'Religious' Boy Scouts
Being Pushed Out of Park
NewsMax.comThe Boy Scouts’ policies barring
homosexuals and requiring members to express a belief in God has
resulted in a U.S. District Court judge ruling that the venerable
organization’s long-standing lease of public land in San Diego,
California’s Balboa Park violates constitutional separation of
church and state, according to a report in the San Diego Union.
Saturday, Aug. 2,
U.S. District Judge Napoleon Jones Jr. found by "overwhelming and
uncontradicted evidence" that the Boy Scouts are a religious
organization and received preferential treatment by the city council
as to its perennial lease of the 18-acre camp at the park.
"The city handpicked as the preferred lessee an organization that
describes religious belief and practice as fundamental to the
services it provides," Jones wrote.
The city and the Boy Scouts say other groups are allowed to use
the camp, which has been used by the Scouts since 1920 and under a
formal lease with the city since 1957.
Jordan Budd, legal director for the ACLU's San Diego office, has
argued that the most reasonable remedy in the controversial case
would be for the city to cancel its lease with the organization – or
the Scouts could change their policies.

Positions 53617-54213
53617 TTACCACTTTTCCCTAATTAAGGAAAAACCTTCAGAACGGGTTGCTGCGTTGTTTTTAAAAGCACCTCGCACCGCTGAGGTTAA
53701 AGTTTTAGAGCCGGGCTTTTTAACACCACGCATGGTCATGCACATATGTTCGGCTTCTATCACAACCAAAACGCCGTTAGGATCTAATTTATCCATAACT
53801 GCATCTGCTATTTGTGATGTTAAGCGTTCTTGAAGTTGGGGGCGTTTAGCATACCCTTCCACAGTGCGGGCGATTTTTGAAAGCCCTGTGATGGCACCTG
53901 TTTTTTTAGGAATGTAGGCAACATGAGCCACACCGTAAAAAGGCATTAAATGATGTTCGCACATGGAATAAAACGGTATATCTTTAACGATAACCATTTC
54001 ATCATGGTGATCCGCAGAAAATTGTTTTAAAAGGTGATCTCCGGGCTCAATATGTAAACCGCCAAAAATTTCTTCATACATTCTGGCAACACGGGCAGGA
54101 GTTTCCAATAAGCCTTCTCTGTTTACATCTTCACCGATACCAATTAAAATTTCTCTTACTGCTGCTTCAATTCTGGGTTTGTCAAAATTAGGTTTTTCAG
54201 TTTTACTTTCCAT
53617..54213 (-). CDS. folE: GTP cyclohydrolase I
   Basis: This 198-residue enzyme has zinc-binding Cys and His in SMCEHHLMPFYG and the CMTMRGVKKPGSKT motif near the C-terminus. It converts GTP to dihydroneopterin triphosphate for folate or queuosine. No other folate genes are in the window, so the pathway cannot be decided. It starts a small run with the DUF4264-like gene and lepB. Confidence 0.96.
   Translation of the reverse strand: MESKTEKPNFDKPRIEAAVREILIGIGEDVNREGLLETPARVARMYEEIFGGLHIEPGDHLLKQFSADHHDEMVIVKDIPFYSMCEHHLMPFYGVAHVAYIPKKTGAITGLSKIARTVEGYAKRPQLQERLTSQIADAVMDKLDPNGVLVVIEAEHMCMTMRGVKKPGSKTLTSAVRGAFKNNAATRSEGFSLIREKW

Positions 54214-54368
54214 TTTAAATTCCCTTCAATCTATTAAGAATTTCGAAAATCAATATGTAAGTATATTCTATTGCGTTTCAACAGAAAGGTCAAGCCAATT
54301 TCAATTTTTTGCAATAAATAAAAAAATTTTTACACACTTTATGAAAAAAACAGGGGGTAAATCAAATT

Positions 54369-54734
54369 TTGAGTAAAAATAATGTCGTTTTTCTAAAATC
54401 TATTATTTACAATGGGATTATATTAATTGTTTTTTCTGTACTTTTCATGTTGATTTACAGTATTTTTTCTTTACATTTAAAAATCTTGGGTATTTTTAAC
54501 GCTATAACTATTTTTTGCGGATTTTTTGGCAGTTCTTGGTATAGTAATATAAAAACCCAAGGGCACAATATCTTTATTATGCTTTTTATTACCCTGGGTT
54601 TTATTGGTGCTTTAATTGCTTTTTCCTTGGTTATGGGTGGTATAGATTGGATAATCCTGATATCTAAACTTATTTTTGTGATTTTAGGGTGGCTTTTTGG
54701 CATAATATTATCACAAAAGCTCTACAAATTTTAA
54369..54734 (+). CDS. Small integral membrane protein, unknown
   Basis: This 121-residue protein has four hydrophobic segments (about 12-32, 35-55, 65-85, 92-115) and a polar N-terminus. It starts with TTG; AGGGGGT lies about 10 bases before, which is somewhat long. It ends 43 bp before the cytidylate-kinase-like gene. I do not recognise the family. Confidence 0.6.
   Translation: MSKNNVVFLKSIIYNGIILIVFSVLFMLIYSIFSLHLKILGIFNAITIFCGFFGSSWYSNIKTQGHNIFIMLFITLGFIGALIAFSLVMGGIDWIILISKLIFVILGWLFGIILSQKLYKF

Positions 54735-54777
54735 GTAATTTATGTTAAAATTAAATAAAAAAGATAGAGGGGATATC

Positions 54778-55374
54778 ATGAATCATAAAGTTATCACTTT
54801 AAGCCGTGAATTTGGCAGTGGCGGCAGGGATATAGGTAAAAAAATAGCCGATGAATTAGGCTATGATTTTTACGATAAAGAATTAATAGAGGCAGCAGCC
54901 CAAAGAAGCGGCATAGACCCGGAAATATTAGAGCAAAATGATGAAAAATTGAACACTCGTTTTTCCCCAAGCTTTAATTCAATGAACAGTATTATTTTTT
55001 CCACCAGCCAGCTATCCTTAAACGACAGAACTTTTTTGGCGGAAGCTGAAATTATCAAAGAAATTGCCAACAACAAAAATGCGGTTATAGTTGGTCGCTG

"We believe it is long past time for the City Council to end its
affiliation with this discriminatory organization and to keep open
this public park land for the use of all citizens of San Diego on a
fair and equal basis and not just those citizens preferred by the
Boy Scouts," he said.
Jones' ruling comes three years after the U.S. Supreme Court
ruled that the Boy Scouts have a constitutionally protected right of
"expressive association," allowing the organization to exclude gay
Jesse Choper, a professor with UC Berkeley's Boalt Hall School of
Law, remarked that Jones' decision demonstrates that organizations
like the Boy Scouts are "entitled to express their views and
associate in any way they wish, but they're not entitled to
The American Civil Liberties Union sued the city and the Boy
Scouts of America over the lease in August 2000 on behalf of a
lesbian couple and an agnostic couple, each couple with a son.
It is unclear what the immediate impact of the ruling would be
because the city and the Scouts could appeal, reported the Union.
The issue is made more complex by the Scouts’ multi-million
dollar improvements made over the years.
According to the report, the final fate of all will be outlined
in a final court order, which has yet to be formally published.
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